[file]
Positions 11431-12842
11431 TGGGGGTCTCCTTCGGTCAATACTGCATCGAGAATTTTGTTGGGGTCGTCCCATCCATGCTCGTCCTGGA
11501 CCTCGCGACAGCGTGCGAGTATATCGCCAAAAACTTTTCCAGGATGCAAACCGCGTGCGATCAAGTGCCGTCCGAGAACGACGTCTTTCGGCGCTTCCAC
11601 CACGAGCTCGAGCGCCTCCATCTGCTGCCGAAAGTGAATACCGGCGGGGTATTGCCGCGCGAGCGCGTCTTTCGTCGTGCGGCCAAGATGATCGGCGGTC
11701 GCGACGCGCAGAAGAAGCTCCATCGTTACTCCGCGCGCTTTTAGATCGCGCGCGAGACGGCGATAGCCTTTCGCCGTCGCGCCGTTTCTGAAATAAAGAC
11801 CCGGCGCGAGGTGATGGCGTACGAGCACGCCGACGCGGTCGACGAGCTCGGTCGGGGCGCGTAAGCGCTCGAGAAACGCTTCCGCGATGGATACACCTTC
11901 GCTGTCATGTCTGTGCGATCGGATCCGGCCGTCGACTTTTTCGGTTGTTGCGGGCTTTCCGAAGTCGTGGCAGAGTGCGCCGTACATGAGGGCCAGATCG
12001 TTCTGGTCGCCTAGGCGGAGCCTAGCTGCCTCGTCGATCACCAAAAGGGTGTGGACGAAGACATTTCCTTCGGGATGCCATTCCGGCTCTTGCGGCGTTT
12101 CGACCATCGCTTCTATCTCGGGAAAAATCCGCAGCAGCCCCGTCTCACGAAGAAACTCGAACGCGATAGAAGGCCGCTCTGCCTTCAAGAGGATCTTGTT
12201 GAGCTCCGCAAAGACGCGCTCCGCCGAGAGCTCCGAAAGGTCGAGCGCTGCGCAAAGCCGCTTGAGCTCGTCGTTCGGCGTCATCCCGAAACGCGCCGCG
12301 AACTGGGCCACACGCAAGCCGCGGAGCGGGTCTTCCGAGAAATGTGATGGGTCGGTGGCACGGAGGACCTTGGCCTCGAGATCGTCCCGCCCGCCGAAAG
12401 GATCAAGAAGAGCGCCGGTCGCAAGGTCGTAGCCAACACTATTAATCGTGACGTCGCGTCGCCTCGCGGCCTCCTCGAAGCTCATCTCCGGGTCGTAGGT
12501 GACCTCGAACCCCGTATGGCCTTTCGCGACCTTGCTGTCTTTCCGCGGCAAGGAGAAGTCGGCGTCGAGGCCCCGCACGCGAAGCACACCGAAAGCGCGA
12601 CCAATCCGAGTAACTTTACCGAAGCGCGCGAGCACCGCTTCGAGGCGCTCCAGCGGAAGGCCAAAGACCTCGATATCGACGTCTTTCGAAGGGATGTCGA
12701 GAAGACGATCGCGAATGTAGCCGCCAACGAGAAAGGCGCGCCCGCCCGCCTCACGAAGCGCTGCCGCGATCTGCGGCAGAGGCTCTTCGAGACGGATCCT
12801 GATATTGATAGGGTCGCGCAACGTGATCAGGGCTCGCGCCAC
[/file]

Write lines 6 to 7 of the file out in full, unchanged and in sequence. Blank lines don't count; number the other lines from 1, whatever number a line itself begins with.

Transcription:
11801 CCGGCGCGAGGTGATGGCGTACGAGCACGCCGACGCGGTCGACGAGCTCGGTCGGGGCGCGTAAGCGCTCGAGAAACGCTTCCGCGATGGATACACCTTC
11901 GCTGTCATGTCTGTGCGATCGGATCCGGCCGTCGACTTTTTCGGTTGTTGCGGGCTTTCCGAAGTCGTGGCAGAGTGCGCCGTACATGAGGGCCAGATCG